Chapter 26

Chapter 26 - Chapter 26: Bacteria and Archaea: The...

Info iconThis preview shows pages 1–3. Sign up to view the full content.

View Full Document Right Arrow Icon
Chapter 26: Bacteria and Archaea: The prokaryotic Domains 26.1 – How did the living world begin to diversify? o Eukarya, bacteria and archaea all: Conduct glycolysis Use DNA to encode proteins Produce those proteins via transcription and translation Replicate DNA semi conservatively Have an abundance of plasma membranes and ribosomes o Prokaryotes differ from eukaryotes in 3 important ways: Prokaryotic cells lack a cytoskeleton and a nucleus Prokaryotes divide by binary fission Organization of genetic material differs Prokaryotes usually have disorganized DNA or plasmid circles Prokaryotes have none of the membrane enclosed cytoplasmic organelles (e.g. mitochondria, Golgi apparatuses, etc…)that are found in eukaryotes o Archaea are both alike and different from eukarya and bacteria o The basic structure of both a bacterium and an archaeon is the prokaryotic cell In addition, they have DNA, RNA, enzymes for transcription/translation and a system to generate ATP o Eukarya more in common with archaea than bacteria o Eukaryotic mitochondria came from the endosymbiosis of a bacterium Such that eukarya could be a fusion of bacteria and archaea o some genes of eukaryotes are closer to bacteria, others are closer to archaea this means the tree of life has some merging of its lineages o original ancestor probably had circular chromosome o bacteria come in 3 shapes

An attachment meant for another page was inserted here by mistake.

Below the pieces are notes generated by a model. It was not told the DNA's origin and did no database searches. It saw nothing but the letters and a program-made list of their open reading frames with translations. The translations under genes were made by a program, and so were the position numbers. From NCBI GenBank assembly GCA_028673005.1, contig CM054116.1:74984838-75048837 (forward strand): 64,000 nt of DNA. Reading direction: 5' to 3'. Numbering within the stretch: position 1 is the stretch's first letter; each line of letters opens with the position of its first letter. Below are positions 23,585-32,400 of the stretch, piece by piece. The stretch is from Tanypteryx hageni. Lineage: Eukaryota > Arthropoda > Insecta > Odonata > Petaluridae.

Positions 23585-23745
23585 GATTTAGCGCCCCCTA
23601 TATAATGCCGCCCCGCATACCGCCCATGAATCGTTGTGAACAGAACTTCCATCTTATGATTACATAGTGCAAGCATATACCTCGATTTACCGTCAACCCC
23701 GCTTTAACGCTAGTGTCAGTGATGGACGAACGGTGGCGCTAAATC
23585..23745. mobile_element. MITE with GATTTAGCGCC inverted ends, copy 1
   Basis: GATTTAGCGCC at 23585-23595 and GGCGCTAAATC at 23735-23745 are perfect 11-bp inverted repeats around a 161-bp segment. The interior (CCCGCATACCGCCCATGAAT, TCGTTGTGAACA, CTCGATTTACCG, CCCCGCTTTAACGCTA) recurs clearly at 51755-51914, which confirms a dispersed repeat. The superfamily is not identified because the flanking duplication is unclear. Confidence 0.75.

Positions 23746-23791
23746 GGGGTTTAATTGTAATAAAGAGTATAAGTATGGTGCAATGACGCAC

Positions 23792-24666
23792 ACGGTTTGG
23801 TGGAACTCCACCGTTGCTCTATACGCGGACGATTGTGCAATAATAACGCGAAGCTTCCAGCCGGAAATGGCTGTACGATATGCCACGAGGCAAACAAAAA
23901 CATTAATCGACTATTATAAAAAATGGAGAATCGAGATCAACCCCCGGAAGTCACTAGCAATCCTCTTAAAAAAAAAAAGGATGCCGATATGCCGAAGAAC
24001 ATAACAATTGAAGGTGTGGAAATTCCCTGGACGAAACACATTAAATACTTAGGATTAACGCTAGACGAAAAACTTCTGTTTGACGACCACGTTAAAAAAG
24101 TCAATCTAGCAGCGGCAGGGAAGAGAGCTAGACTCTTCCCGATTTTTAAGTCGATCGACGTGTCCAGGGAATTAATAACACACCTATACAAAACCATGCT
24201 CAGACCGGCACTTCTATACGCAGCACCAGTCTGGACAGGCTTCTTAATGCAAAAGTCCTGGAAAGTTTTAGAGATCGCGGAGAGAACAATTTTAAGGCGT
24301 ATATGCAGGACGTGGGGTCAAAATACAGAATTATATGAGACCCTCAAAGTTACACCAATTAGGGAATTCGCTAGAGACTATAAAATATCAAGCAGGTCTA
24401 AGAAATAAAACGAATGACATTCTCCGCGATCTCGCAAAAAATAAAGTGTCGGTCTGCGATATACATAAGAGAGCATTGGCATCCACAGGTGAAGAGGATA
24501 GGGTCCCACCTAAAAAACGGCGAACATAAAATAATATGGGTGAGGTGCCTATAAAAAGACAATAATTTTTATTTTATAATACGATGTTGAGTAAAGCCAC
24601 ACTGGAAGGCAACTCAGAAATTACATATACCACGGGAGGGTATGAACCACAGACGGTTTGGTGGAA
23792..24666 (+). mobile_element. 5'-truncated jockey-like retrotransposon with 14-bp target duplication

Background image of page 1

Info iconThis preview has intentionally blurred sections. Sign up to view the full version.

View Full DocumentRight Arrow Icon
spheres – coccus/cocci rods – bacillus/bacilli curved/helical – helix/helices o less is known about the morphology of archaea, but they do come in cocci, bacilli, triangular, square shaped o none of them are primitive 26.2 – What are some keys to the success of prokaryotes? o Prokaryotes have the highest number of individuals in the world o Prokaryotes are unicellular organisms, although many form multicellular colonies o Prokaryotes associate in chains because after binary fission, they sometimes wont separate, this leads to long chains called filaments Some filaments become enclosed in tubular sheets o Prokaryotes can create dense biofilms, which secrete a gel-like sticks polysaccharide matrix that then traps other cells o In monitoring biofilm development, scientists found a unique use of microfluidics. o Microfluidics use microscopic tubes and computer controlled valves to plumbing circuits in growth chambers o Many prokaryotes have thick, stiff cell walls They contain peptidoglycan – which produces a mesh like structure o Peptidoglycan is a substance unique to bacteria; its absence from the walls of archaea
Background image of page 2
Image of page 3
This is the end of the preview. Sign up to access the rest of the document.

This note was uploaded on 09/08/2011 for the course LS 1 taught by Professor Thomas during the Summer '05 term at UCLA.

Page1 / 8

Chapter 26 - Chapter 26: Bacteria and Archaea: The...

This preview shows document pages 1 - 3. Sign up to view the full document.

View Full Document Right Arrow Icon
Ask a homework question - tutors are online